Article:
The fact is that government agencies are often motivated by the ambition to cut budgets and staff, and all large organizations in whatever sector are prone to the same kinds of stifling inefficiencies. Moreover, the ability to make a profit bears only the most tenuous of relationships to organizational performance. Marketing in the absence of real product value, stock price manipulation, questionable accounting techniques, and a whole host of dubious business practices, are now commonplace in corporate America. The ability to make a profit has about as much connection to moral merit as cost/benefit equations have to the problem of teen pregnancy.
Not only that, but one could plausibly contend that governments are in general much better run organizations than most private sector companies because government organizations are subjected to levels of oversight which are unimaginable to a private sector firm.
In any case, Murray has to assume this conservative article of faith in order to grease the skids for his cost-curves to slide past one another--in order to prove by assumption that the costs of the welfare state will always and only rise while the costs of private undertakings will tend always to decline.
There is one other little detail about a flaw in the plan. It is not a cheat exactly, since Murray admits it, although the admission is stuffed away in Appendix D (perhaps on the advice of the axiom: "If there is something you do not wish to have read, be sure to put it in an appendix").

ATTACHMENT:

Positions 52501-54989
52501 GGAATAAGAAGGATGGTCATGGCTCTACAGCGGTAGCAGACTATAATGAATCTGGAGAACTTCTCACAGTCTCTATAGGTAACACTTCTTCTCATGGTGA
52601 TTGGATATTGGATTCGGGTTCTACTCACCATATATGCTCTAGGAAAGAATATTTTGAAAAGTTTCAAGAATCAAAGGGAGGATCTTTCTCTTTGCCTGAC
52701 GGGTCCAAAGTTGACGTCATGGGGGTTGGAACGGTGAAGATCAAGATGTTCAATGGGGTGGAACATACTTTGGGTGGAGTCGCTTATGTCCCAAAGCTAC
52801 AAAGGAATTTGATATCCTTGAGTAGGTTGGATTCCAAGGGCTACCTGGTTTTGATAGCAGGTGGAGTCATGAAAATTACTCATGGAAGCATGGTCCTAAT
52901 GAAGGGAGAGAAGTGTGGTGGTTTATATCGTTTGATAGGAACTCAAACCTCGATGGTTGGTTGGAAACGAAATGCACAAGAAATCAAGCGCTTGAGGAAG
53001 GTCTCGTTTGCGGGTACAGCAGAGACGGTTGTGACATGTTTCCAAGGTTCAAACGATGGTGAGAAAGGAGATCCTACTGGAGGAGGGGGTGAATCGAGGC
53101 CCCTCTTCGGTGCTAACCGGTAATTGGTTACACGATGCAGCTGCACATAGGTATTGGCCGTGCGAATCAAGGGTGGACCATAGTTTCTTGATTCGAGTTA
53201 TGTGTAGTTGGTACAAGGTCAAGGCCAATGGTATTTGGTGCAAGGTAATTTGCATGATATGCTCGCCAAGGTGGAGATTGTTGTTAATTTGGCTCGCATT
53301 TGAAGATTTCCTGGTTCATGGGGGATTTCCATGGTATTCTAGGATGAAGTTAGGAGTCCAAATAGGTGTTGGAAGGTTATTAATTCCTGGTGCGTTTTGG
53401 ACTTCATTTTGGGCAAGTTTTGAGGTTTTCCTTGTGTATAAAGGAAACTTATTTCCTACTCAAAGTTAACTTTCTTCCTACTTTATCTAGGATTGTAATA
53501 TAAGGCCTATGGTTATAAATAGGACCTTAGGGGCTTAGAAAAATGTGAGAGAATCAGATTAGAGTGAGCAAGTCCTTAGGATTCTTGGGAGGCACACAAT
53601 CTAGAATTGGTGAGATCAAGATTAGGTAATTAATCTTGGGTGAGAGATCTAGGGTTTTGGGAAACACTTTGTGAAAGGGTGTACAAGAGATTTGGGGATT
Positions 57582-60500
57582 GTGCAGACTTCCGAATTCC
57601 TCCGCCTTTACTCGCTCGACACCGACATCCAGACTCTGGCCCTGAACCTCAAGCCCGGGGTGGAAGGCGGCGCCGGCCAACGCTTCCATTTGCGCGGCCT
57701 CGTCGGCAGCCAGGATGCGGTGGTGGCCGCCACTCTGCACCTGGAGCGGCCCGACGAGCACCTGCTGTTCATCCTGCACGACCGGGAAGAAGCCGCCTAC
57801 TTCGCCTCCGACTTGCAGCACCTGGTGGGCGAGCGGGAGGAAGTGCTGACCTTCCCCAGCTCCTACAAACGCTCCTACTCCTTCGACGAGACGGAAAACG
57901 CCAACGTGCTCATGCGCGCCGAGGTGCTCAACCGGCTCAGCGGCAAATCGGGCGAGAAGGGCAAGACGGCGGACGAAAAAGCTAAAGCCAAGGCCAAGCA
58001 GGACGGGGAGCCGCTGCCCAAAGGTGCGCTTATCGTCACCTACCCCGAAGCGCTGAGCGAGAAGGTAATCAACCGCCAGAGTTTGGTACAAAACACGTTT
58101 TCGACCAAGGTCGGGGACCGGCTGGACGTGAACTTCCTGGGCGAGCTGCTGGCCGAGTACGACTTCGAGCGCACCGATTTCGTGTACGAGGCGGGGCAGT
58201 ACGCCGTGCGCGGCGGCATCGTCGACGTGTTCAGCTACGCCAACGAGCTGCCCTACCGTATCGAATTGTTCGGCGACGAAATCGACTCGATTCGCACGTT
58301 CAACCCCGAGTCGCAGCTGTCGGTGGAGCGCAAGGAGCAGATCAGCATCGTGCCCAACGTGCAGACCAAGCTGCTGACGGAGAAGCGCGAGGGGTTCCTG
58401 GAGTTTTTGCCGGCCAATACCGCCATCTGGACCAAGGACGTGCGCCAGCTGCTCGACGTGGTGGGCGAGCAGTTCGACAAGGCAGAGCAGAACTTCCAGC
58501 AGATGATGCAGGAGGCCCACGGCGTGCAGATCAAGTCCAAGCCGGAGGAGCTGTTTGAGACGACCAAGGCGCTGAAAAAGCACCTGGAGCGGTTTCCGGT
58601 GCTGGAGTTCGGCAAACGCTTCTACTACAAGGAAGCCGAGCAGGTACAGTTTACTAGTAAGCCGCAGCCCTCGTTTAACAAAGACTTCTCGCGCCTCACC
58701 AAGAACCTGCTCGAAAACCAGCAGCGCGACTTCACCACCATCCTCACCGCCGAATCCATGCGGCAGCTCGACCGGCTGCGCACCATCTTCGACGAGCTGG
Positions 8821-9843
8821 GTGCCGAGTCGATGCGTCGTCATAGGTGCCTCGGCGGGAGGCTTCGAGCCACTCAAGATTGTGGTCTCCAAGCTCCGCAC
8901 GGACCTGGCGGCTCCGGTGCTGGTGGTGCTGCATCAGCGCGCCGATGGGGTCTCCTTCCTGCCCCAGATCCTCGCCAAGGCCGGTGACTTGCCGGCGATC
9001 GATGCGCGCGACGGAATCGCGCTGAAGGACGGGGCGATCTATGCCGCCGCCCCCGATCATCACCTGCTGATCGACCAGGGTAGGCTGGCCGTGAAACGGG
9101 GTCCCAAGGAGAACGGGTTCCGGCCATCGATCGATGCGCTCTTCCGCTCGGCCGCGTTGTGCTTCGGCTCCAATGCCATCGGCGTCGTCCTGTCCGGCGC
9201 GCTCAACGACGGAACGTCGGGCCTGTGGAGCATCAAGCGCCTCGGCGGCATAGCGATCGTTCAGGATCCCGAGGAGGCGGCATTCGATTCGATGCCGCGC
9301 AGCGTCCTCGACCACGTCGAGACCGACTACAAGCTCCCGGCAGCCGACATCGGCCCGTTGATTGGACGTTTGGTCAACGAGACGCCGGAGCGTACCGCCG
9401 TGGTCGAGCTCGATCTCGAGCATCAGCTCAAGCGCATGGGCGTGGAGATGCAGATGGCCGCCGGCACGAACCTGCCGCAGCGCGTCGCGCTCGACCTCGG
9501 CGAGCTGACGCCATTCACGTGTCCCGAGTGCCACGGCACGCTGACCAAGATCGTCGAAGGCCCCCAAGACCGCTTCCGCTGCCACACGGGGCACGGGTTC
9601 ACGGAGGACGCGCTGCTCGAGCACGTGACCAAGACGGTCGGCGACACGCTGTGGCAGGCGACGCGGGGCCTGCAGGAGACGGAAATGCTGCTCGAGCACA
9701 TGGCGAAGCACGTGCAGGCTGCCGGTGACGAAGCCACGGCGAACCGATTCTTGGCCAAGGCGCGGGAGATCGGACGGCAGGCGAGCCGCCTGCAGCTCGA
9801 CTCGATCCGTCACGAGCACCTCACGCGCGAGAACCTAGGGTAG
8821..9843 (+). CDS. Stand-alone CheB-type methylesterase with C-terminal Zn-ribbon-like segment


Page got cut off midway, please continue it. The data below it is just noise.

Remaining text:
In any case, Murray admits that the Plan will in fact involve significant transition costs. These are the costs of maintaining a dual system for some period of time while the older people in the society are gradually phased out as the younger cohorts grow up under the Plan. In other words, persons already in middle age (or indeed, who are already collecting Social Security benefits, for example) will have to be continued on these programs, as they are heavily invested in them--it is too late for them to grow up under the Plan. Alternatively, we will have to buy-out the current value of their future benefits.
Either way, transition costs are a serious issue. This is one of the reasons, for example, that President Bush was unable to get much traction with his proposal to partially privatize the Social Security system--because the $2 trillion transition cost was a price policymakers were unwilling to swallow. Murray, to his credit, acknowledges that these costs exist in his scheme, but less admirably, makes no real effort to estimate them.
This is potentially a rather serious flaw in the Plan. For an honest accounting, the transition costs of this scheme have to be added to the costs of the grants. Doing so will shift the cost curves and delay the point at which the Plan becomes less costly than the existing welfare state. Since Murray offers no estimate of these costs, we must be highly skeptical about his Plan. The way Murray deals with this shortcoming, is to wave it away: "I am not trivializing the problem of transition, but . . . If we wanted to switch to the Plan badly enough, we could do it. . . . Nothing in this perspective denies that the transition costs would be large and problematic. But neither should we stop considering the Plan because the prospective transition costs are obviously unmanageable."(p. 165-173) One hardly knows what to say.